Existence’s mysteries in Lino Di Vinci’s artworks
By Chiara Barbagallo
Circular shapes always had a strict bond with spirituality and with what is precisely defined ‘the circle of life’. This phenomenon can be explained with the never-ending alternation between day and night, with the perennial succession of seasons, and with the perpetual flux of birth, growth, and death typical of all living beings.
Lino Di Vinci, an artist who has displayed his works in many countries of the world, applies to his art this cyclicality specific of human existence. Indeed, during his long career, he alternated and he still alternates now periods in which he devotes himself to artworks he defines as ‘nocturnal’ to periods in which he realizes more joyful and brighter works.
This choice of him is not a simple repetition of stylistic features, rather it’s a way to renovate himself in a continuous growth always remindful of his path.
Circle it’s just one of the many symbols in Lino Di Vinci’s artworks. Another one is the eye, which actually has in it two circular shapes: iris and pupil.
Eyes, in his works, are overabundant, floating, and open, observing viewers and trying to make contact with them. Eyes refer to knowledge and clairvoyance of timeless figures inhabiting his paintings, they refer to the search of truth about our first origin and about the meaning of life.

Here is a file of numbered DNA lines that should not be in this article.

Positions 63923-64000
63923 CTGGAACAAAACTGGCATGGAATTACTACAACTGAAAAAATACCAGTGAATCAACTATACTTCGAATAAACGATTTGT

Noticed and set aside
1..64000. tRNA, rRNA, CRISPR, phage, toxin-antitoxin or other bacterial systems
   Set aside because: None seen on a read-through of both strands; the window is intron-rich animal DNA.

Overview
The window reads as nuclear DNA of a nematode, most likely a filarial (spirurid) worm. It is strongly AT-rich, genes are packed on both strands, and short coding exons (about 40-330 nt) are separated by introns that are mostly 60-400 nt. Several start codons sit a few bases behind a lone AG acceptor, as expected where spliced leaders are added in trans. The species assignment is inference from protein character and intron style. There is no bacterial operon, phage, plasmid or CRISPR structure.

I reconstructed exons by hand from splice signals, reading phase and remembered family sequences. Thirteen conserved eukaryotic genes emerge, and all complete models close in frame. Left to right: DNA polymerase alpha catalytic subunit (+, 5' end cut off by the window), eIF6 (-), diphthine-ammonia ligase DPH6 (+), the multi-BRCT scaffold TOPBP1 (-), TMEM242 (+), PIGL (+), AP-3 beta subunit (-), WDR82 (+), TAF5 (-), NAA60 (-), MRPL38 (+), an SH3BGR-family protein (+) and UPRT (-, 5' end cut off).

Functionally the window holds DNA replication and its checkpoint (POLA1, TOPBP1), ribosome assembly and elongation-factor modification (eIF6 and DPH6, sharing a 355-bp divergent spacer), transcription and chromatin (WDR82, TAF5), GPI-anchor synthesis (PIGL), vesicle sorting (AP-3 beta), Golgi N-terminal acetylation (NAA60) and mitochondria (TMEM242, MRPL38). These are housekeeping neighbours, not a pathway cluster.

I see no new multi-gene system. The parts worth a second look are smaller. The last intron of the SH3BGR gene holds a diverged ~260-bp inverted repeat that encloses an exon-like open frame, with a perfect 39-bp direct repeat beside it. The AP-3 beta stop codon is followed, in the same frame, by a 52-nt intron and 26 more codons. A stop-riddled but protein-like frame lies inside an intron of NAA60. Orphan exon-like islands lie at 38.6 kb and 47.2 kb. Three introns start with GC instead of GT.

Through his art, Di Vinci wants to question and at the meantime stimulate viewers to question themselves about existence. However, he doesn’t suggest answers so that leaving a sense of mystery.
Maybe it’s also for this reason that his paintings are settled in indefinite spaces, far from everyday’s reality, non-dimensional and suspended, almost dreamlike, as marine and subconscious depths, and as cosmic space. Titles themselves evoke those places: Sidereal travel, Lost in the infinite, Far in time, Anywhere, Elsewhere…
In contrast, some works with a circular cut seem enlargements made with a microscope.
In each way, all of these are places or spaces invisible to the naked eye, and it’s also for this reason that many eyes were drawn: to make us remember that the only eye able to see everything is that of spirit and mind.
Besides exploring different environments, the artist experiments many techniques and materials, from canvas to paper, from metal to plexiglass.
Lately he even juxtaposed his paintings to lights creating Light boxes, real 3D structures in which light backlights artworks made by Di Vinci on plexiglass. In this way, polymorphic shapes of those beings, defined ‘invaders’ by series’ title, seem more alive and so more disturbing.
Mystery’s fascination is a constant in his works, also in those more serene, like in Floating Colours series or in the ethereal and inscrutable springlike faces of some artworks.
Artist’s aim is to transpose his emotions in a sort of cathartic process but never making them evident. He shows and at the same time he hides feelings and messages in order to let viewers identify themselves in his art even with their complex and multiple diversities.
Di Vinci’s language is, quoting one of his artworks’ title, a real ‘secret code’; but it’s also a universal code because each human being can decode it.
Italian version: Tra il buio e la luce
Photo courtesy of the artist